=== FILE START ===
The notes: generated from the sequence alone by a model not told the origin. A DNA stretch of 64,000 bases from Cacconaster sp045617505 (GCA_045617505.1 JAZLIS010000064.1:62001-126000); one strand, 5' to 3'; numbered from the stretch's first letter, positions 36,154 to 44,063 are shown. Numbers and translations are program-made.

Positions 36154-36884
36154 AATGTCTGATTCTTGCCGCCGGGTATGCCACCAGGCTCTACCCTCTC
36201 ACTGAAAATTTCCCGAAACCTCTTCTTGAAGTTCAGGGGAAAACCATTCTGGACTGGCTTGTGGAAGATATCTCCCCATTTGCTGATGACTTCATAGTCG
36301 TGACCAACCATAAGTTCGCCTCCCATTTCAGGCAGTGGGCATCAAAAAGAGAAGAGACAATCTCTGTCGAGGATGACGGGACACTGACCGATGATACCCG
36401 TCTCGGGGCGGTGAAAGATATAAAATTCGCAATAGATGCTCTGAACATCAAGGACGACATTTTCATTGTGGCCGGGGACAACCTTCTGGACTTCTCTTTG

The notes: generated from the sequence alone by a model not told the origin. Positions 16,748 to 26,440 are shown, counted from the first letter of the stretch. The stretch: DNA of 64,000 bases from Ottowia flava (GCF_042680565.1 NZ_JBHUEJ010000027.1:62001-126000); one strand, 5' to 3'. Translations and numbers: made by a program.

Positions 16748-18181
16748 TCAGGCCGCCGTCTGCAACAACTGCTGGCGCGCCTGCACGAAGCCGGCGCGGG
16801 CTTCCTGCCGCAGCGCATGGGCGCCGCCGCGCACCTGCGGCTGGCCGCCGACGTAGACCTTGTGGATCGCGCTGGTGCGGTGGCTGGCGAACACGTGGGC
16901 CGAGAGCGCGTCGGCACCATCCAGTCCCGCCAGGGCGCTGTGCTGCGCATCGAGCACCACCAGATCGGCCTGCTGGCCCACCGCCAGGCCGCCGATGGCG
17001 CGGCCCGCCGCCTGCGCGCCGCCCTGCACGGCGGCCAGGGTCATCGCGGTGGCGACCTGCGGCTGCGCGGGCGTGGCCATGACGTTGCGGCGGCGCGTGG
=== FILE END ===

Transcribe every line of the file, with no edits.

The notes: generated from the sequence alone by a model not told the origin. A DNA stretch of 64,000 bases from Cacconaster sp045617505 (GCA_045617505.1 JAZLIS010000064.1:62001-126000); one strand, 5' to 3'; numbered from the stretch's first letter, positions 36,154 to 44,063 are shown. Numbers and translations are program-made.

Positions 36154-36884
36154 AATGTCTGATTCTTGCCGCCGGGTATGCCACCAGGCTCTACCCTCTC
36201 ACTGAAAATTTCCCGAAACCTCTTCTTGAAGTTCAGGGGAAAACCATTCTGGACTGGCTTGTGGAAGATATCTCCCCATTTGCTGATGACTTCATAGTCG
36301 TGACCAACCATAAGTTCGCCTCCCATTTCAGGCAGTGGGCATCAAAAAGAGAAGAGACAATCTCTGTCGAGGATGACGGGACACTGACCGATGATACCCG
36401 TCTCGGGGCGGTGAAAGATATAAAATTCGCAATAGATGCTCTGAACATCAAGGACGACATTTTCATTGTGGCCGGGGACAACCTTCTGGACTTCTCTTTG

The notes: generated from the sequence alone by a model not told the origin. Positions 16,748 to 26,440 are shown, counted from the first letter of the stretch. The stretch: DNA of 64,000 bases from Ottowia flava (GCF_042680565.1 NZ_JBHUEJ010000027.1:62001-126000); one strand, 5' to 3'. Translations and numbers: made by a program.

Positions 16748-18181
16748 TCAGGCCGCCGTCTGCAACAACTGCTGGCGCGCCTGCACGAAGCCGGCGCGGG
16801 CTTCCTGCCGCAGCGCATGGGCGCCGCCGCGCACCTGCGGCTGGCCGCCGACGTAGACCTTGTGGATCGCGCTGGTGCGGTGGCTGGCGAACACGTGGGC
16901 CGAGAGCGCGTCGGCACCATCCAGTCCCGCCAGGGCGCTGTGCTGCGCATCGAGCACCACCAGATCGGCCTGCTGGCCCACCGCCAGGCCGCCGATGGCG
17001 CGGCCCGCCGCCTGCGCGCCGCCCTGCACGGCGGCCAGGGTCATCGCGGTGGCGACCTGCGGCTGCGCGGGCGTGGCCATGACGTTGCGGCGGCGCGTGG